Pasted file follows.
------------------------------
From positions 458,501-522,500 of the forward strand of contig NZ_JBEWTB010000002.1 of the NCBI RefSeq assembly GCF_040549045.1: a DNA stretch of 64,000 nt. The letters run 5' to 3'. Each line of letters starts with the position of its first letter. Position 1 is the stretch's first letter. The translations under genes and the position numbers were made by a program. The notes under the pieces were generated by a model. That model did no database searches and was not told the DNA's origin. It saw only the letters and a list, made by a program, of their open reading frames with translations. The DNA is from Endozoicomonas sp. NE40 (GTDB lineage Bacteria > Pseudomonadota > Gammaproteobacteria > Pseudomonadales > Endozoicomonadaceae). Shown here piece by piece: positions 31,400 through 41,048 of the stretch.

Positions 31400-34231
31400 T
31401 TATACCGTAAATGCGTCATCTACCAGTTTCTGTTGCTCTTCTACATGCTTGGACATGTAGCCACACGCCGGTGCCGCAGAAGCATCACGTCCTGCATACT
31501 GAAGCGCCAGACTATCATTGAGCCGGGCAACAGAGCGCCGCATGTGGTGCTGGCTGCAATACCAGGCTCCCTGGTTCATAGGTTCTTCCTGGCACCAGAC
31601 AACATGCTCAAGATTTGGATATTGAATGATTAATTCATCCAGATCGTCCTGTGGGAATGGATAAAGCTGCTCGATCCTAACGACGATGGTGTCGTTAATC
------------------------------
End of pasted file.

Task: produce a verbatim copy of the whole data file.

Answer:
From positions 458,501-522,500 of the forward strand of contig NZ_JBEWTB010000002.1 of the NCBI RefSeq assembly GCF_040549045.1: a DNA stretch of 64,000 nt. The letters run 5' to 3'. Each line of letters starts with the position of its first letter. Position 1 is the stretch's first letter. The translations under genes and the position numbers were made by a program. The notes under the pieces were generated by a model. That model did no database searches and was not told the DNA's origin. It saw only the letters and a list, made by a program, of their open reading frames with translations. The DNA is from Endozoicomonas sp. NE40 (GTDB lineage Bacteria > Pseudomonadota > Gammaproteobacteria > Pseudomonadales > Endozoicomonadaceae). Shown here piece by piece: positions 31,400 through 41,048 of the stretch.

Positions 31400-34231
31400 T
31401 TATACCGTAAATGCGTCATCTACCAGTTTCTGTTGCTCTTCTACATGCTTGGACATGTAGCCACACGCCGGTGCCGCAGAAGCATCACGTCCTGCATACT
31501 GAAGCGCCAGACTATCATTGAGCCGGGCAACAGAGCGCCGCATGTGGTGCTGGCTGCAATACCAGGCTCCCTGGTTCATAGGTTCTTCCTGGCACCAGAC
31601 AACATGCTCAAGATTTGGATATTGAATGATTAATTCATCCAGATCGTCCTGTGGGAATGGATAAAGCTGCTCGATCCTAACGACGATGGTGTCGTTAATC